Tuesday, January 27, 2009

A Dangerous Affair by Caro Peacock (a review)

A Dangerous Affair
3 out of 5: In this historical mystery novel, Liberty Lane must solve the puzzling murder of a famous dancer in order to save her best friend's sanity and his beloved's life. The story unfolds in Victorian London, and the book is filled with realistic period details and even a few cameo appearances by historical figures (including Benjamin Disraeli). In one scene, Liberty describes the contents of a produce basket received by a typical Victorian family from the family's country estate:

Like many families in town, the Talbots had produce sent to them regularly .... I knelt down beside [Mrs. Talbot] and helped as she lifted treasure after treasure from the hamper, unswathing them from snow-white napkins: pork pies ornamented with pastry cutouts of leaves and roses, and glazed so brightly they reflected the light; rich fruitcakes with their tops cracking to show insides packed with raisins and cherries; almond tarts and spiced biscuits. ... Four huge hams wrapped in muslin took up the corners of the hamper. ... [E]ven at this time of year there were still apples, wrinkled but sweet-smelling, and a few pears. A deep bed of straw cradled jars of jam and chutney.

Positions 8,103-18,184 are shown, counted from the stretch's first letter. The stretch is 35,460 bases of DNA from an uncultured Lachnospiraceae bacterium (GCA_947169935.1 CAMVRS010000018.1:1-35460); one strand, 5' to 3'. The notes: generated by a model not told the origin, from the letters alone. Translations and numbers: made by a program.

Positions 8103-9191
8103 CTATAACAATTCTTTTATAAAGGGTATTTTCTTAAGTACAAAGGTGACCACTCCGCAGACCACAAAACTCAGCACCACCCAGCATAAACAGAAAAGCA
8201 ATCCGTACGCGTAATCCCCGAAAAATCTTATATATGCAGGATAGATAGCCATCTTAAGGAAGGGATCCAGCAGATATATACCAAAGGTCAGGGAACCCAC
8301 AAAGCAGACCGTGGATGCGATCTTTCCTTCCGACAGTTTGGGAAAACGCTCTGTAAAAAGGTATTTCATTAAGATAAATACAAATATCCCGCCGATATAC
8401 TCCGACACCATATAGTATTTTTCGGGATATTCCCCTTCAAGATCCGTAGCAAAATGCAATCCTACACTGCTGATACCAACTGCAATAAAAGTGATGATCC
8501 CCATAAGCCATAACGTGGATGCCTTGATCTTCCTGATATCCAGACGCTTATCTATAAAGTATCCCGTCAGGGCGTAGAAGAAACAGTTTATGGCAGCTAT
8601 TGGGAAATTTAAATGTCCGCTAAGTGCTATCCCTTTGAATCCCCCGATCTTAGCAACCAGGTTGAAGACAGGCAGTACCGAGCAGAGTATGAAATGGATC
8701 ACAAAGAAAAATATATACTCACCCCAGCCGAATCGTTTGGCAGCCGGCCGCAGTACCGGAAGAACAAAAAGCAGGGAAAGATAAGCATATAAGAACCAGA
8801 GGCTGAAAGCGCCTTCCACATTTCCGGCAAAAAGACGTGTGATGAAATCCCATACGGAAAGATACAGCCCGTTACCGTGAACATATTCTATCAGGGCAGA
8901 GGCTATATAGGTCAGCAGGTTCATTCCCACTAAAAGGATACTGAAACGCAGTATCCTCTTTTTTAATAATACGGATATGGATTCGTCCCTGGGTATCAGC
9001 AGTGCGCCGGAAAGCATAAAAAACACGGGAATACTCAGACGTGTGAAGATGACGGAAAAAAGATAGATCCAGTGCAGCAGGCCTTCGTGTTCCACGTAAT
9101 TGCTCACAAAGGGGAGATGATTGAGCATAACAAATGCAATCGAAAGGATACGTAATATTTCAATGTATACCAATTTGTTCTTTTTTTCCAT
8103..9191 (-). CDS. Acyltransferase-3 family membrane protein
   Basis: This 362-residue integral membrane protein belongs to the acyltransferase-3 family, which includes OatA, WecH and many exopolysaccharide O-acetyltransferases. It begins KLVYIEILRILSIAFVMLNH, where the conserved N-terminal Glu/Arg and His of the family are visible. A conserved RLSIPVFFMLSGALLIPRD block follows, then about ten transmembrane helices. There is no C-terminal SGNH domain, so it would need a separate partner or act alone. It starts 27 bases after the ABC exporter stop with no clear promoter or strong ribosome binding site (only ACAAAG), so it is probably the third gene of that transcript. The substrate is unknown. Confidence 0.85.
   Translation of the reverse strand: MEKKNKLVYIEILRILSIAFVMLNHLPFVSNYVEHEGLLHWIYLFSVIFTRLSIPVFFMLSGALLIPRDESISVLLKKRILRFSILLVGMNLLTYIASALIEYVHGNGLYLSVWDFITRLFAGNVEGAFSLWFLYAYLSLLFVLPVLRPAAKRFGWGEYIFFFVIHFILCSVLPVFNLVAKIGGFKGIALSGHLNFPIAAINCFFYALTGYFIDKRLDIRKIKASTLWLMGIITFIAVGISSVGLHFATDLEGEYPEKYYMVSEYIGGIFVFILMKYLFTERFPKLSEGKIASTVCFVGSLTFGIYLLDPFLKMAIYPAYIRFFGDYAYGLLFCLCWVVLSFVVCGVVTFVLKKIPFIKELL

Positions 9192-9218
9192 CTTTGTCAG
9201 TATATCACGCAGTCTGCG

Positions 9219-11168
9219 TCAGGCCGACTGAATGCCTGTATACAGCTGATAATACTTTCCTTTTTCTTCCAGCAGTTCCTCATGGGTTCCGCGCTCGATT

Clearly, Peacock has done her research, and this novel's richly imagined setting is what elevates this book over more typical murder mysteries. This book's other advantages include a plucky, likeable protagonist and a well-crafted--and very easy to follow--plot. This isn't highbrow literature, but adult and teenaged fans of mysteries will enjoy A Dangerous Affair.

1 comment:

Katherine said...

I'm looking forward to reading this one. Thanks for the review!